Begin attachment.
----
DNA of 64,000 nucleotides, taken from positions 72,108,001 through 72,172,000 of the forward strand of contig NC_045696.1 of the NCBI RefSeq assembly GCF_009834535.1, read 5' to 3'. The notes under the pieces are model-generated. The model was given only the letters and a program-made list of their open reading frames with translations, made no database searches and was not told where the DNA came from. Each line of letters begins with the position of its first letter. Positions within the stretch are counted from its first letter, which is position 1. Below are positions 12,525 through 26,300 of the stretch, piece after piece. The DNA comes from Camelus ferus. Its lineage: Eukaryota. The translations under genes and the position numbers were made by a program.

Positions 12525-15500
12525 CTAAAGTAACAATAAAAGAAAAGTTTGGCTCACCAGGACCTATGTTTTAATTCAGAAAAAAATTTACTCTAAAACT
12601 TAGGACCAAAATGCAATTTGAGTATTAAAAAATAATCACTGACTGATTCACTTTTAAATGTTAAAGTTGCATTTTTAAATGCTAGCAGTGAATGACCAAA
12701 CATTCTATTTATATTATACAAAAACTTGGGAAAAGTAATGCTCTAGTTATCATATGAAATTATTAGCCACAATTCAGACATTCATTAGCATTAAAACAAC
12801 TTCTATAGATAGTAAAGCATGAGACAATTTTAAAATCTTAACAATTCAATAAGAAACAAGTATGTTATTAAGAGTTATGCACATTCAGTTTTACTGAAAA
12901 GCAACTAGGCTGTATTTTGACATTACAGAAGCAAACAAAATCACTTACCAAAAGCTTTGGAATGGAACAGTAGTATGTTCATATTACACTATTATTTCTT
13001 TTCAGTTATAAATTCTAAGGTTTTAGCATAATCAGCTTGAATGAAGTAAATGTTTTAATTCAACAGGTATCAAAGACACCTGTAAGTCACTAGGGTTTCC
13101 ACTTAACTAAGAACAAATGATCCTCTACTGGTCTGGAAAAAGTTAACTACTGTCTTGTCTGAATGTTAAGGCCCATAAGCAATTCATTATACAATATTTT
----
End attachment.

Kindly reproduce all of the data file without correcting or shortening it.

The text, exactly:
DNA of 64,000 nucleotides, taken from positions 72,108,001 through 72,172,000 of the forward strand of contig NC_045696.1 of the NCBI RefSeq assembly GCF_009834535.1, read 5' to 3'. The notes under the pieces are model-generated. The model was given only the letters and a program-made list of their open reading frames with translations, made no database searches and was not told where the DNA came from. Each line of letters begins with the position of its first letter. Positions within the stretch are counted from its first letter, which is position 1. Below are positions 12,525 through 26,300 of the stretch, piece after piece. The DNA comes from Camelus ferus. Its lineage: Eukaryota. The translations under genes and the position numbers were made by a program.

Positions 12525-15500
12525 CTAAAGTAACAATAAAAGAAAAGTTTGGCTCACCAGGACCTATGTTTTAATTCAGAAAAAAATTTACTCTAAAACT
12601 TAGGACCAAAATGCAATTTGAGTATTAAAAAATAATCACTGACTGATTCACTTTTAAATGTTAAAGTTGCATTTTTAAATGCTAGCAGTGAATGACCAAA
12701 CATTCTATTTATATTATACAAAAACTTGGGAAAAGTAATGCTCTAGTTATCATATGAAATTATTAGCCACAATTCAGACATTCATTAGCATTAAAACAAC
12801 TTCTATAGATAGTAAAGCATGAGACAATTTTAAAATCTTAACAATTCAATAAGAAACAAGTATGTTATTAAGAGTTATGCACATTCAGTTTTACTGAAAA
12901 GCAACTAGGCTGTATTTTGACATTACAGAAGCAAACAAAATCACTTACCAAAAGCTTTGGAATGGAACAGTAGTATGTTCATATTACACTATTATTTCTT
13001 TTCAGTTATAAATTCTAAGGTTTTAGCATAATCAGCTTGAATGAAGTAAATGTTTTAATTCAACAGGTATCAAAGACACCTGTAAGTCACTAGGGTTTCC
13101 ACTTAACTAAGAACAAATGATCCTCTACTGGTCTGGAAAAAGTTAACTACTGTCTTGTCTGAATGTTAAGGCCCATAAGCAATTCATTATACAATATTTT